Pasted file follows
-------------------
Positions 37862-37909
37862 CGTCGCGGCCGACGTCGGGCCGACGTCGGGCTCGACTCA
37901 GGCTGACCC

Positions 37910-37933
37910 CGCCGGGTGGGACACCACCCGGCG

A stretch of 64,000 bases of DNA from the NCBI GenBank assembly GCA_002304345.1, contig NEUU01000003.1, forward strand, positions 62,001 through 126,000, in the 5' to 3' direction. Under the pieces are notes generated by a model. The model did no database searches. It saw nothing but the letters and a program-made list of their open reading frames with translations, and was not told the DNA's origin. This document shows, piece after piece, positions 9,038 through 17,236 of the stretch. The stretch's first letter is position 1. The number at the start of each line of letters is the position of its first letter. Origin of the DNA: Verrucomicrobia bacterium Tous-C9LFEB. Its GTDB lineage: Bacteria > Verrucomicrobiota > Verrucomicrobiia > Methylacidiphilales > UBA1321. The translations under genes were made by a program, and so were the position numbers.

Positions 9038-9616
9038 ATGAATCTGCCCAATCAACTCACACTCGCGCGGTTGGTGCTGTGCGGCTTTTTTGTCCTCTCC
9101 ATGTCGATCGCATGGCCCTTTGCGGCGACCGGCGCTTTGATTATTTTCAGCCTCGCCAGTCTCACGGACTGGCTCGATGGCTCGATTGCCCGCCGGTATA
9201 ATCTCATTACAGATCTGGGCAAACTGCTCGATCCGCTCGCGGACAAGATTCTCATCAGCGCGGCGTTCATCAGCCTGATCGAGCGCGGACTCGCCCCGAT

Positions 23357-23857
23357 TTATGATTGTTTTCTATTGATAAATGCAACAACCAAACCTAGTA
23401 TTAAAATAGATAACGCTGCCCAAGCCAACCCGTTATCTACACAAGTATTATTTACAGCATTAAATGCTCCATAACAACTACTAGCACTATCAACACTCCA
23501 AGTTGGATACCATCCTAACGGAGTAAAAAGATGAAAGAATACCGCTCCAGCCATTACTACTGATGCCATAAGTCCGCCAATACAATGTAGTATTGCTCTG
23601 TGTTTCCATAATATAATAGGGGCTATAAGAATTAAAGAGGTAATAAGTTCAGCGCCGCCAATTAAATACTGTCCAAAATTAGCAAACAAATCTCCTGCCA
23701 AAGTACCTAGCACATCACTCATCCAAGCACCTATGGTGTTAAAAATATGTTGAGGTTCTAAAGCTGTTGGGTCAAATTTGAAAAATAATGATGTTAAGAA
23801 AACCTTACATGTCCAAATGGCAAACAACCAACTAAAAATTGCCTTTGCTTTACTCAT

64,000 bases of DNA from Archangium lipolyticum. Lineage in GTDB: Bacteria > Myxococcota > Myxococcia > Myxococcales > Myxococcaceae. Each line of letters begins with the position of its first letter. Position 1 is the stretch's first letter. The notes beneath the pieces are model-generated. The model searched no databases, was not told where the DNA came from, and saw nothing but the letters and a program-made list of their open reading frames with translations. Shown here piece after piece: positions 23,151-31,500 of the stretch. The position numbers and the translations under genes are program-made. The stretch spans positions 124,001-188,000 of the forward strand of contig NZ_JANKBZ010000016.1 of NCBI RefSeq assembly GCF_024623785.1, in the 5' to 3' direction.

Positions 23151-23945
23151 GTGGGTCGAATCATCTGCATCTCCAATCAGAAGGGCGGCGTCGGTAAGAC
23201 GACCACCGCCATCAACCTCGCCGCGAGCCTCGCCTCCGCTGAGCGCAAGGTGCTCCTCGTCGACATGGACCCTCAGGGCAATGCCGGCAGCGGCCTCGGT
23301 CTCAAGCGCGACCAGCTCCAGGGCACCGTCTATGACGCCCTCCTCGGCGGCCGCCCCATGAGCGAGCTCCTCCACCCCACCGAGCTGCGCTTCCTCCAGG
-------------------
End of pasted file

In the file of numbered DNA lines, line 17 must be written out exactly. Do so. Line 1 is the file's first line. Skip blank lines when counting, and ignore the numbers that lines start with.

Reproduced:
23801 AACCTTACATGTCCAAATGGCAAACAACCAACTAAAAATTGCCTTTGCTTTACTCAT